Sunday, June 12, 2011

When the Titans Originally Clashed

Last year, a remake of 1981's "Clash of the Titans" was released.

Both movies were loosely based on the Greek myth of Perseus. The 2010 version had some advantages over the 1981 version — better technology, mostly. That helped with the special effects.

Both did well financially. The markets were different, of course, but the 1981 version was 11th in box–office receipts that year, and last year's version is in the Top 100 of all–time earners.

And, too, the cast in the 2010 version was pretty good. It included the likes of Liam Neeson, Ralph Fiennes, Elizabeth McGovern — all veteran performers.

But the acting in the first version may have been, if anything, better. After all, that cast included Maggie Smith, Laurence Olivier, Burgess Meredith, Claire Bloom and Ursula Andress. Talk about veterans.

And I believe, to this day, that the first one was more entertaining.

I don't remember when I saw it for the first time. It had long since left the theaters because I recall watching it on cable (a commercial channel at that) one summer weekend when I had nothing better to do.

It was a hot, lazy weekend — the kind of summer weekend when the mere thought of stepping outside into the heat starts sapping the energy — noticeably — from your body. I surfed frantically through the channels I got in those days, hoping to find something, anything, and I came across "Clash of the Titans."

And I recall sitting in front of my TV with a cold drink in one hand and a cigarette in the other (a classic juxtaposition of hot and cold, I guess) — and enjoying a thoroughly unexpectedly rollicking adventure.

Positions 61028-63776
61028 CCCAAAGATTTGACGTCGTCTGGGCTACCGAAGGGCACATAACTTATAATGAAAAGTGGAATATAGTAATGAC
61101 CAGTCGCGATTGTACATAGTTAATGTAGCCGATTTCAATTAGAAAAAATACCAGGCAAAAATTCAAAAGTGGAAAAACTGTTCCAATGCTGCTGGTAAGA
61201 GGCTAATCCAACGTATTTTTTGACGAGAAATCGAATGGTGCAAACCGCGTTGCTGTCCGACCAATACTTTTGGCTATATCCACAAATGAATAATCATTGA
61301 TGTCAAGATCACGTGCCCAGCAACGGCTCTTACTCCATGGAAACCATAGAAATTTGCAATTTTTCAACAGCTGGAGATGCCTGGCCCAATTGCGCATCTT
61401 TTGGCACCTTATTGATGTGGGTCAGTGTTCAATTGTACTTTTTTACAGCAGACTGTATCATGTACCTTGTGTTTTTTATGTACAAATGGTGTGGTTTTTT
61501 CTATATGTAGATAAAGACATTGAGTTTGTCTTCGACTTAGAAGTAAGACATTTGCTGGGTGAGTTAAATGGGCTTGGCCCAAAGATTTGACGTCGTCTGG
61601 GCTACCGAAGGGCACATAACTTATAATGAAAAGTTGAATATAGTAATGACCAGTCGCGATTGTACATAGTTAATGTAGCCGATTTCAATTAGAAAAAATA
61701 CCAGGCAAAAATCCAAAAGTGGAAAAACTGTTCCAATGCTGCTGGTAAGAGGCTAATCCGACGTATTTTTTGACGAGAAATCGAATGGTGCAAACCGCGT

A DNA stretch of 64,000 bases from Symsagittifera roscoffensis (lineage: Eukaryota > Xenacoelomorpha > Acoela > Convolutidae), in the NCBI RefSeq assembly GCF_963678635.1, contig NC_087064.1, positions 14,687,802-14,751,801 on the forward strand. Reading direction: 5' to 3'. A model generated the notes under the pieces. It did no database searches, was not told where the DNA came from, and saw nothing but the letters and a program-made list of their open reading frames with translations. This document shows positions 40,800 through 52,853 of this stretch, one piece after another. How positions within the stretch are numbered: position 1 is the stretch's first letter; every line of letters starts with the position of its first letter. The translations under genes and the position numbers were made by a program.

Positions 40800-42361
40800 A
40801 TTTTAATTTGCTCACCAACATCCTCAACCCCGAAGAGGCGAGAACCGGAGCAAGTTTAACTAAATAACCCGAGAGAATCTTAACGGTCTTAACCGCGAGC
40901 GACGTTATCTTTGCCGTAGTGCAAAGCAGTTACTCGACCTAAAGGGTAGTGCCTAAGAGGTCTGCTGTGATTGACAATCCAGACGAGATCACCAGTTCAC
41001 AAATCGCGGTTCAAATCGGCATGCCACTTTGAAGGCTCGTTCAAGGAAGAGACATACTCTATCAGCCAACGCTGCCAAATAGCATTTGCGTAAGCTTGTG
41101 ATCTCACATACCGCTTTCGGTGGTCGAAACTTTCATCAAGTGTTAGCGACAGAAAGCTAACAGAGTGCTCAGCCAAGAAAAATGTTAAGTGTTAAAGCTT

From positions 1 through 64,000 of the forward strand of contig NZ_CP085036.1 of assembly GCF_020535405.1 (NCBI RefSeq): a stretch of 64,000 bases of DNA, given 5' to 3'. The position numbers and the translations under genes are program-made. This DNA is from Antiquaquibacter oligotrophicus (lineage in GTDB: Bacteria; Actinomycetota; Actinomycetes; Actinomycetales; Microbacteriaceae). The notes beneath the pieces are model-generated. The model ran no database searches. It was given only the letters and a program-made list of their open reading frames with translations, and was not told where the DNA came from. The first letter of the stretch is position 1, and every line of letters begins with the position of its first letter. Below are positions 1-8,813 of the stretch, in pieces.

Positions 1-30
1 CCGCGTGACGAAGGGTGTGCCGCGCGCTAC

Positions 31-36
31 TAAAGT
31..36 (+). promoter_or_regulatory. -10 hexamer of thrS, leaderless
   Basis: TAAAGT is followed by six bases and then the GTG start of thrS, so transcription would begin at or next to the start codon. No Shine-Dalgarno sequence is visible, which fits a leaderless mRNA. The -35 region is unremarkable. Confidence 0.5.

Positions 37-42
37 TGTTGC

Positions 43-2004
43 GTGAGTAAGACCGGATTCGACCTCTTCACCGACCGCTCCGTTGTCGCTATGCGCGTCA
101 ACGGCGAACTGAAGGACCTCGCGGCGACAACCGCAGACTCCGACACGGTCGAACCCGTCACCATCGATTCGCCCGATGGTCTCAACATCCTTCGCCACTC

It did help to know something about Greek mythology. For example, when the movie opened with a contingent of mortals boxing up a young woman and her baby and throwing them into the sea, some knowledge of mythology would have helped ordinary moviegoers — but perhaps not as much as you might think.

Like the 2010 remake, it was loosely based on Greek mythology. Oh, the characters were legitimate mythological characters, but they were never really identified for the viewers. It was as if the producers of the film took it for granted that viewers were well versed in Greek mythology — and I would guess that most were not.

And there were certain liberties taken with the story.

Those weren't the only problems. The animation, particularly when the sea monster Kraken was called upon to wreak havoc on land, resembled either Claymation or whatever was used to create Godzilla in the Japanese monster movies of the 1960s. Perhaps both.

Still, if one wasn't overly picky about such things, "Clash of the Titans" was an enjoyable movie experience.